2011 Chrysler Town & Country: First Drive

Some people might think the minivan segment is DOA, but those same people might be surprised to learn that practically every minivan on sale in the U.S. has been recently redesigned or will be soon. One of the newest ones is the 2011 Chrysler Town & Country, which receives substantial interior revisions, a new V-6 engine and a host of standard safety features. Expect to see it at Chrysler dealers before the end of the year.
 
The previous Town & Country rode like a big American car from the '70s, which is to say softly, but the 2011's new suspension tuning keeps the van's body motions better in check while still delivering a comfort-oriented ride that families will appreciate. It corners surprisingly well without much body roll — even when pushed harder than most owners will do.

The new 283-horsepower, 3.6-liter V-6 replaces three V-6 engine choices that were available in the prior Town & Country. The engine feels strong enough, and it teams with a six-speed automatic transmission that shifts smoothly. The minivan gets an estimated 17/25 mpg city/highway, and it includes an Econ mode that improves gas mileage by altering the transmission's shift program and keeping the torque converter locked longer.

Even though the all-new dashboard is made of hard plastic, it has a nicely grained, low-gloss appearance. Overall, the new dash, door and instrument panel make the Town & Country's interior more luxurious.

For 2011, Chrysler has also updated one of its signature minivan features: Stow 'n Go second-row seats. The seats, which are standard, fold into the floor with just one touch of a lever, which articulates them forward and into their floor bins (if the bin isn't open, the seat just flips forward to make it easier to access the third row). Chrysler says the Stow 'n Go seats are now larger for better comfort, but you still sit pretty low to the floor, which limits their appeal for adult passengers. Traditional second-row bucket seats are optional.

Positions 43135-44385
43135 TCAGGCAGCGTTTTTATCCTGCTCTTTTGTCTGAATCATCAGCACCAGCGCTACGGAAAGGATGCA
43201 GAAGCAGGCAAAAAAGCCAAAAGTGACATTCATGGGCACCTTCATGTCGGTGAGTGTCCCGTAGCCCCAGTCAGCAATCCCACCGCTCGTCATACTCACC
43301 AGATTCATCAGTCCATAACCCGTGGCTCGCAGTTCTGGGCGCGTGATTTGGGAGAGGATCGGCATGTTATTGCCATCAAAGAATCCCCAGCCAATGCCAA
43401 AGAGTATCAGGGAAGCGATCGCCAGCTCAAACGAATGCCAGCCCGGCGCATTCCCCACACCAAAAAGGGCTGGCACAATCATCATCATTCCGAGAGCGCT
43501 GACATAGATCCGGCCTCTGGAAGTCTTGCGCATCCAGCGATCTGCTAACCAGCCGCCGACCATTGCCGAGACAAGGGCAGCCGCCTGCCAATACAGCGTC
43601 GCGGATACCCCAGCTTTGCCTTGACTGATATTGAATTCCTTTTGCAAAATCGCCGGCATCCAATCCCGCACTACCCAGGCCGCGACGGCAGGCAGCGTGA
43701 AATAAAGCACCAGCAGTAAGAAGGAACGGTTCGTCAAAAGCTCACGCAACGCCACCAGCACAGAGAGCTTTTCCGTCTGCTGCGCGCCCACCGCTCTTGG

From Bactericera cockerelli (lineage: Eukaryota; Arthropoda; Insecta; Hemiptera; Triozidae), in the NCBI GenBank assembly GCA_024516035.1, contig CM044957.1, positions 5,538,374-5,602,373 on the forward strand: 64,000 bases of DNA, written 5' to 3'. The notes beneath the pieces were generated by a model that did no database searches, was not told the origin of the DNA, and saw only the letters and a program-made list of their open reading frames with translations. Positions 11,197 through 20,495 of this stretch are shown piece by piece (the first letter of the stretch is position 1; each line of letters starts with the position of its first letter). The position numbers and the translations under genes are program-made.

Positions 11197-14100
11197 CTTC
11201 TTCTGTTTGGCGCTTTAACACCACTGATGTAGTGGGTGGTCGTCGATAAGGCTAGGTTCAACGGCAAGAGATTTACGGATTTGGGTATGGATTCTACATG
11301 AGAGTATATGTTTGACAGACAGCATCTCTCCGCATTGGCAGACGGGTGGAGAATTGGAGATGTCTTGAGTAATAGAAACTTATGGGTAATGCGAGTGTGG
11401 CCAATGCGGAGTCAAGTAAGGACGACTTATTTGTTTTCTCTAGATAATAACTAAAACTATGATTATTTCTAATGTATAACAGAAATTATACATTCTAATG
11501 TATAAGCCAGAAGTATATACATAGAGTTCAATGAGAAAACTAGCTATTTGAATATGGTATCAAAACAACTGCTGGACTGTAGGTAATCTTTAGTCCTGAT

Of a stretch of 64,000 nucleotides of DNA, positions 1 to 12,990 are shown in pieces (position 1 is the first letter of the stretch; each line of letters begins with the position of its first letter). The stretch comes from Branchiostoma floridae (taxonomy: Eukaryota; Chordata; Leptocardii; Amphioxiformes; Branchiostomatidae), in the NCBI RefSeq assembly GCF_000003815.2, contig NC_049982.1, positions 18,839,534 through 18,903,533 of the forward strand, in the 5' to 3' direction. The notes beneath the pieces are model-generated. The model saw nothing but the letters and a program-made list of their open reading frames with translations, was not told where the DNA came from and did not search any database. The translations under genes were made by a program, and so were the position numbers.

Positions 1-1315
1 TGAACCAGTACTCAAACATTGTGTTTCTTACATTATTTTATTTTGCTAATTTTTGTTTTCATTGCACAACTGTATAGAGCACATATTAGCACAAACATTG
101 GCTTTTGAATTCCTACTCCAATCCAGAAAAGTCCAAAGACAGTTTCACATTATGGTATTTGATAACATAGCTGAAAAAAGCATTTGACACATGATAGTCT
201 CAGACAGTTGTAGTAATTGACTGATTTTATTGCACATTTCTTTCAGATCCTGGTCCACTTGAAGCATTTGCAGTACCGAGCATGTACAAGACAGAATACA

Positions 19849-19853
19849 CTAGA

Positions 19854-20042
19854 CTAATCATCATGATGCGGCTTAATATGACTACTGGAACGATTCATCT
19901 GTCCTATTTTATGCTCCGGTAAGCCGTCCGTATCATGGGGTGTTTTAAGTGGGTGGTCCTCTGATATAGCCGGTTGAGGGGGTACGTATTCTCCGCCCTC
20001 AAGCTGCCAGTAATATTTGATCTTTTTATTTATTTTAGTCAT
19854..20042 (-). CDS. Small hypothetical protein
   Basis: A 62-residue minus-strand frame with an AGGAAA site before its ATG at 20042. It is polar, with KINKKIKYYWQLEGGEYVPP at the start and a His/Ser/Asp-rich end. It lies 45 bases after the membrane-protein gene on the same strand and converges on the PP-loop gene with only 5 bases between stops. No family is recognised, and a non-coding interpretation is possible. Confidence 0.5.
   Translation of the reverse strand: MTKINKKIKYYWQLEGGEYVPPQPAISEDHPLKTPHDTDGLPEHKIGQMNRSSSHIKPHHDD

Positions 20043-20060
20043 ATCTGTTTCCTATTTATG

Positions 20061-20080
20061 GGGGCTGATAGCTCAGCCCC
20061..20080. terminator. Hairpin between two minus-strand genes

Standard safety features include side-impact airbags for the front seats, side curtain airbags for all three rows of seats, a driver's-side knee airbag, an electronic stability system, rear parking sensors, a backup camera and a blind spot monitoring system.

The Town & Country is one of the best-selling minivans in the country and a bright spot for the Chrysler brand. With the changes it gets for 2011, there's no reason to believe its strong sales won't continue — even in the face of redesigned competition.

Comments 

JR

I have read a lot of reviews from Cars.com "villifying" hard plastic components in the dash but never praising it. This review does a complete turnaround, even calling the plasticky dash "luxurious". What gives?

On another note, the revised T&C interior does look pretty impressive. Maybe a complete exterior redesign is not too far away.

Paul

Hard plastic is cheaper than padded material,its more likely to creak and groan in temperature extremes,and it appears a definite step back in time.I still find the 01-07 generation the finest Chrysler minivan design of all.

Master Mechanic

Obviously they never drove a 70's Mopar,they rode smooth,handled great !And didnt lean that much in the corners,not like GM and Ford's would scrape the door handles when turning at a higher speed..

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